Children must be taught the clear difference between right and wrong, the clean and the unclean. * Jesus said in Luke 16:11, “He that is unjust in the least is unjust also in much.” If our children do not learn justice in the little things of life while they are young, how will they know how to execute justice in bigger things as they grow older? Sadly, many young people, even from “Christian” homes, do not have clear insight of God’s word about conception, the sacredness of life in the womb, morality, purity and honesty. They are not able to discern clearly what is right in certain situations. Because they do not understand justice, they tolerate what God hates.
Our children must understand that justice will be executed for wrong-doing. If not, their judgment will be blurred all through their life. If we do not understand justice, we do not understand the necessity for Christ, the beloved Son of God, to die on the cross, in our place, for our sins. On the cross God’s mercy and justice came together, as they always do. Justice must be fulfilled, but God’s mercy is always available to forgive and embrace when there is repentance.
We see more examples of parental justice in the Scriptures. When the angel came to Manoah and his wife to tell them that she would conceive Samson, Manoah asked the Lord, “How shall we order the child, and how shall we do unto him?” (Judges 13:12) The word ‘order’ is mishpat, the Hebrew word for justice. Manoah knew that he needed God’s wisdom to raise him with justice. Unfortunately, their parenting didn’t work too well. Even though they prayed for justice, they did not execute it. When Samson wanted a wife from the Philistines, instead of one of their own Israelites, they gave into his whim. Samson’s end may have been different if they had exercised justice. (Judges 14:1-3)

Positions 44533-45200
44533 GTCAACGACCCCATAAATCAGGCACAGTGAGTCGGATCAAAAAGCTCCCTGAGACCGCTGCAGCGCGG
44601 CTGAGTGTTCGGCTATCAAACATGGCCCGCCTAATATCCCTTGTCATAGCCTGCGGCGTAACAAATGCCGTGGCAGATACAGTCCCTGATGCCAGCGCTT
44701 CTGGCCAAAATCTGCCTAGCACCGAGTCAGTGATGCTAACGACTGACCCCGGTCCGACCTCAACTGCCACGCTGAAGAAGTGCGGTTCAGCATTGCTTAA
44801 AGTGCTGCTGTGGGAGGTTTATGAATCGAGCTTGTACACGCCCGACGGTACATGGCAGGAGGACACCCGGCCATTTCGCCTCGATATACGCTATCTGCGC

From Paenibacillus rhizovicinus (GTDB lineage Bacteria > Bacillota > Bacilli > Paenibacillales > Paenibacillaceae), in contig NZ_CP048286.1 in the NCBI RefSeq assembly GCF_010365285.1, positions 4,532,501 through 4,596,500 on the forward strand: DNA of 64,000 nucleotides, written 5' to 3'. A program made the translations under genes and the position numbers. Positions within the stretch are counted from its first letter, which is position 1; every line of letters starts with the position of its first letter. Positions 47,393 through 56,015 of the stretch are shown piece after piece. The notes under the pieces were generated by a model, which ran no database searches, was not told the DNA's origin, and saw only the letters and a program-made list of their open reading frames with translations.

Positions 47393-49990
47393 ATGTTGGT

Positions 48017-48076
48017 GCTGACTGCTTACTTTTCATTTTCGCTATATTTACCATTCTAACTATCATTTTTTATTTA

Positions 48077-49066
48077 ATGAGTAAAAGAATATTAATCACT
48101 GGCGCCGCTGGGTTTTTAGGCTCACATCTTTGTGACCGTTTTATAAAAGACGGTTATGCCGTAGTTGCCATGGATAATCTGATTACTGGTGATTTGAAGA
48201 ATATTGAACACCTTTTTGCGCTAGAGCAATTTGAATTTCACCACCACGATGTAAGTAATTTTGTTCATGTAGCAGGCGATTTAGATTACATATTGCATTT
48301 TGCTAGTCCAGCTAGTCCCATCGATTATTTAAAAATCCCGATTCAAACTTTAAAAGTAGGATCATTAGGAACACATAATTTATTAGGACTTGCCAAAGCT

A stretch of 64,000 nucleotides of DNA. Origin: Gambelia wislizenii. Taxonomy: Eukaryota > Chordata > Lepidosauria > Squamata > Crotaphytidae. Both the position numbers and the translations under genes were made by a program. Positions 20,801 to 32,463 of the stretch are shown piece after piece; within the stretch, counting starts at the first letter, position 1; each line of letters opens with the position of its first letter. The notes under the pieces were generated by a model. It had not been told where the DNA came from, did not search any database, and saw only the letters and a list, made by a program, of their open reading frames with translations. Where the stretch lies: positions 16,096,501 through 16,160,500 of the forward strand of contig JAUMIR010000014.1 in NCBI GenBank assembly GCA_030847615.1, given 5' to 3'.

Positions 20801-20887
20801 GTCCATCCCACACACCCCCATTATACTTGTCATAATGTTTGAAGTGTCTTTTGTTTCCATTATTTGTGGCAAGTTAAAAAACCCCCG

What kind of an earthly father did God look for when it was time to send His Son to this earth? We would think that he would choose a wealthy man who owned a big home and could provide well for the Son of God who left behind the glory of the heavenly world. Surely He would choose a man of prominence and influence in the community. Perhaps a man of great intellect. No. He looked for a very special quality–a quality that describes who God is. When Matthew 1:19 introduces Joseph, the only quality mentioned is that he is a “just” man. It is obviously the No. 1 requirement for parenting.
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